Isaiah 2.11-22 — Pride

Ah, the pride thought again.

It’s hard to think of ourselves as being like everyone else. With humans it’s so easy to compare, but when we grasp a true vision of God, we realize how much we are all really alike. Our DNA is a good example. I think I read somewhere that the DNA of Britney Spears and of Hulk Hogan had fewer than 1% differences. It always catches us up short to think that we’re normal and like everyone else. We all try to be our best, and though we know we’re not perfect, we tend to think we do pretty well. To entertain the thought of “I’m like everyone else” is a profound and uncomfortable confrontation with our self-concept. Even when we become aware of our own shortcomings too, we still have the impression of ourselves that…”but at least I never did what HE did.” Pride is the biggest killer of us all. It’s the original sin, the universal sin, and will no doubt be the last sin standing on the planet. I think because pride is so common and SO internal, we tend to not include it on our “scales” of sins that are terrible. You know, we put murder, genocide, adultery, rape, and betrayal high on the list, and things like lying and envy and theft further down. We know that pride belongs on the list, and we known it’s bad, but it doesn’t have the same emotional punch that murder does, so we don’t weigh it the same. Besides that, it can’t be measured, and it’s something we all share in common and can’t be helped anyway.
Yet that’s where its insidious corruption lies. Ironically, it’s pride that makes us think pride isn’t the same as the others. It’s pride that makes us think murder is worse. But when you think about it, it’s usually pride that is the foundation of murder, adultery, betrayal, and anger. It’s pride that causes us to weigh sins in the first place, so we can set up a hierarchy and see where we stand. Pride is the very foundation—so innocuous we are often unaware that it is the sand on which the whole house it built. Pride IS the monster inside that causes all orientation to self, which in turn causes most of the sins in which we engage.
John Calvin teaches that we are all TOTALLY depraved, and I believe that. There is not a single part of us that is fit for heaven all by itself. Every inch of us must be transformed by the sanctifying power of the Spirit. Pride is usually the most difficult piece of all, for it is the very foundation of our lives. Until God has conquered our pride, we retain a vicious stronghold on our sin nature.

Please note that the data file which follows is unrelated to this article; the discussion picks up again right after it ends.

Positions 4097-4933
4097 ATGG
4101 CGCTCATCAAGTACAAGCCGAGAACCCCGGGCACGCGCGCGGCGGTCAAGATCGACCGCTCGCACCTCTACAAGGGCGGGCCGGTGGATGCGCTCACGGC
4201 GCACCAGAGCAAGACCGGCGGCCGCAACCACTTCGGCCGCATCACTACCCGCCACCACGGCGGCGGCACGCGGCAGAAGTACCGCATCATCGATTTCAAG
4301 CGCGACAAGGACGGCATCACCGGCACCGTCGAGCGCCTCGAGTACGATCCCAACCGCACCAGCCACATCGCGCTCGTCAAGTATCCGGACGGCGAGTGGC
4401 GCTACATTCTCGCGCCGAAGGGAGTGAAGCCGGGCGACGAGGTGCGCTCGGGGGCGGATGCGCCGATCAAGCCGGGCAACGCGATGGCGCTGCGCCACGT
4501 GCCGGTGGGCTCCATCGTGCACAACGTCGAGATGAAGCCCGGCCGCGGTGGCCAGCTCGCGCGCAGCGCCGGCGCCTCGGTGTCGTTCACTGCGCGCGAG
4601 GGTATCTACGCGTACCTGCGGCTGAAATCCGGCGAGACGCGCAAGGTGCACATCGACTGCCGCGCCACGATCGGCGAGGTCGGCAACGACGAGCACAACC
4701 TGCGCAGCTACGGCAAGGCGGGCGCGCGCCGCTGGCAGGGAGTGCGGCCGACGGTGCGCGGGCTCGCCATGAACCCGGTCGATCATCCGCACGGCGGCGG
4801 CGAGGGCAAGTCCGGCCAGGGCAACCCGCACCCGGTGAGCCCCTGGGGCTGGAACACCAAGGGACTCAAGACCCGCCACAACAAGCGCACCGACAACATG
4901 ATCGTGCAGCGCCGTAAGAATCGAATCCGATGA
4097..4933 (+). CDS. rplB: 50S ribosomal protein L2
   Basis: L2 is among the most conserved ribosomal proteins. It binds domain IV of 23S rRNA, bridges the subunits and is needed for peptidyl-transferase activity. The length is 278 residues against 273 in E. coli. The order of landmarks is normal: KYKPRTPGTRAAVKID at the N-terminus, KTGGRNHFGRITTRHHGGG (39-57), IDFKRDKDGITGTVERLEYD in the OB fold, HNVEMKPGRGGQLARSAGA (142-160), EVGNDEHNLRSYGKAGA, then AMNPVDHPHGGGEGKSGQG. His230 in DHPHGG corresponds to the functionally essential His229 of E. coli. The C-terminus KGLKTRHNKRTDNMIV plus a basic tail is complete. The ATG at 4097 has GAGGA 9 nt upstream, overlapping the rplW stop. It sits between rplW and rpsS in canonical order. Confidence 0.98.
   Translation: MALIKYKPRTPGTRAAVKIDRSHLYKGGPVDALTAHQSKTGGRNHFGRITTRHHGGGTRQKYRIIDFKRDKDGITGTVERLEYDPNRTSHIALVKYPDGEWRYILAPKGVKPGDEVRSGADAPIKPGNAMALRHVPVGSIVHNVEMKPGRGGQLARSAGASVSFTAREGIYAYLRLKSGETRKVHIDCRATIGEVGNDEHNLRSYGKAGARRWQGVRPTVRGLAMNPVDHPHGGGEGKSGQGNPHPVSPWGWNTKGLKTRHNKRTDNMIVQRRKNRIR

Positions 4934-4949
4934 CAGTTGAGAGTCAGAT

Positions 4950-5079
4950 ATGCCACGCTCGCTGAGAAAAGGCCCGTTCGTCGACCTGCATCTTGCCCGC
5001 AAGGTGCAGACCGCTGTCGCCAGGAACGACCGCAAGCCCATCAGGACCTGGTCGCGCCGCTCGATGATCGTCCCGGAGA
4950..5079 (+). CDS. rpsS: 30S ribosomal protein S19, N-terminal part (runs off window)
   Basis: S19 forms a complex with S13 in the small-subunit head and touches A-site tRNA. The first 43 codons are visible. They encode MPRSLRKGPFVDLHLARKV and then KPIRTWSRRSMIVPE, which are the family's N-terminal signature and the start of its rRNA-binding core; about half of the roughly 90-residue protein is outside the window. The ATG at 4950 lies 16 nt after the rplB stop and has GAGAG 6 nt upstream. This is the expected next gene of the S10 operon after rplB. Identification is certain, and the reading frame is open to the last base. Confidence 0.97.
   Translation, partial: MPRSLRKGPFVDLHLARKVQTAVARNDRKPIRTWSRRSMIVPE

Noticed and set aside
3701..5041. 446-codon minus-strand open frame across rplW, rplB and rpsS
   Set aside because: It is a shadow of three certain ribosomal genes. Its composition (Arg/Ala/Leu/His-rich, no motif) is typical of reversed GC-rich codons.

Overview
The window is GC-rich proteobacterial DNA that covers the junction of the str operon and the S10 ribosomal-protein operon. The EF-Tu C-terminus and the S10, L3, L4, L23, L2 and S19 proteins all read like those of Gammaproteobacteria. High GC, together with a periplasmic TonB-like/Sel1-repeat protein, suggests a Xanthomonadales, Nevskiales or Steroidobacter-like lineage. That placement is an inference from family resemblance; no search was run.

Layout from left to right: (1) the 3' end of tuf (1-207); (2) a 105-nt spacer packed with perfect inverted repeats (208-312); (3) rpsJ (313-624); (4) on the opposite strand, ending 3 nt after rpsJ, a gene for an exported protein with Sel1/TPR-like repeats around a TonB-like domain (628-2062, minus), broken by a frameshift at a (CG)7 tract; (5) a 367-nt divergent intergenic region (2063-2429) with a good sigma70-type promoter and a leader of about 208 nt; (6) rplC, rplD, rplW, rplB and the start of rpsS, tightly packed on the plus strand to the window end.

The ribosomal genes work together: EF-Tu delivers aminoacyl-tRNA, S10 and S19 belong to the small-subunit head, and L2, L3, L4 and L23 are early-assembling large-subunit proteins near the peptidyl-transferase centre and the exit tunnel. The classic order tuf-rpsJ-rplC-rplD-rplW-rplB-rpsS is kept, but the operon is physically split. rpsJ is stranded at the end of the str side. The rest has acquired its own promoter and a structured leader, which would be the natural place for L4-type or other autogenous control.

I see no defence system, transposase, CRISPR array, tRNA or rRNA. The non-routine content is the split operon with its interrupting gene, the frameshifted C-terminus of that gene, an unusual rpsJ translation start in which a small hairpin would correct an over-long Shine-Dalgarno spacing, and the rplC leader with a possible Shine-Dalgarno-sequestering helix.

V. 17: “The Lord alone will be exalted in that day.” Imagine the life where God was always the reference point, where we could see clearly enough to see his hand and his activity, and know where the credit belonged. Imagine the life where God is the first and last thought, and where He is the known to be the source and the goal. It’s funny to think that if we knew were all the true reference points were, and if we knew where God was at work, and if we knew where credit belonged, and if we knew the source and cause of everything, and the true goal of things, we wouldn’t be in the picture at all except in the “sin” column and in the “headed in the wrong direction” column. But by God’s grace, his power at work in us, and our following by faith, the window of the real world can be cracked open and we can truly strive to live where the Lord alone is exalted. Honestly, the focal point of life.
18: “And the idols will totally disappear.” We will learn to trust in God rather than anything else. What does it take for us to recognize truth, and what is truly valuable? At what point will we eventually desert all lies and deceptions and come to a knowledge of the truth? Logic and reasoning will not take us there, because people will hang on to their positions no matter what. Hard times and suffering will not, because they’ll find some object to blame for their misfortune. Only sheer desperation and deadly fear will cause anyone to abandon lies and deceit and run for cover. That is why the Lord will have to resort to this strategy; after all, he has already tried logic, reasoning, and hardship.
Verse 22: Man is untrustworthy because, ultimately, we know so little. When you take account of all disciplines of science and knowledge, and then consider how much each one of us knows, it’s miniscule. Add to that that we are terrible at understanding our past objectively, and we are totally incapable of knowing our future, and it makes us a poor risk for trust.
What the text expects is that we should trust in the Lord, who sees all and knows all. But it’s so difficult when we can’t see him, he doesn’t speak to us, and we are dreadfully unaware of his guidance, and terrible at sensing his presence and discerning his work around us. That’s what makes us trust in ourselves instead, but it’s a foul mistake. God is findable for those willing to do the work. His guidance is seeable for those with a trained eye of faith. His voice is hearable for those who have meditated on his word and who have learned the nuances of his voice.

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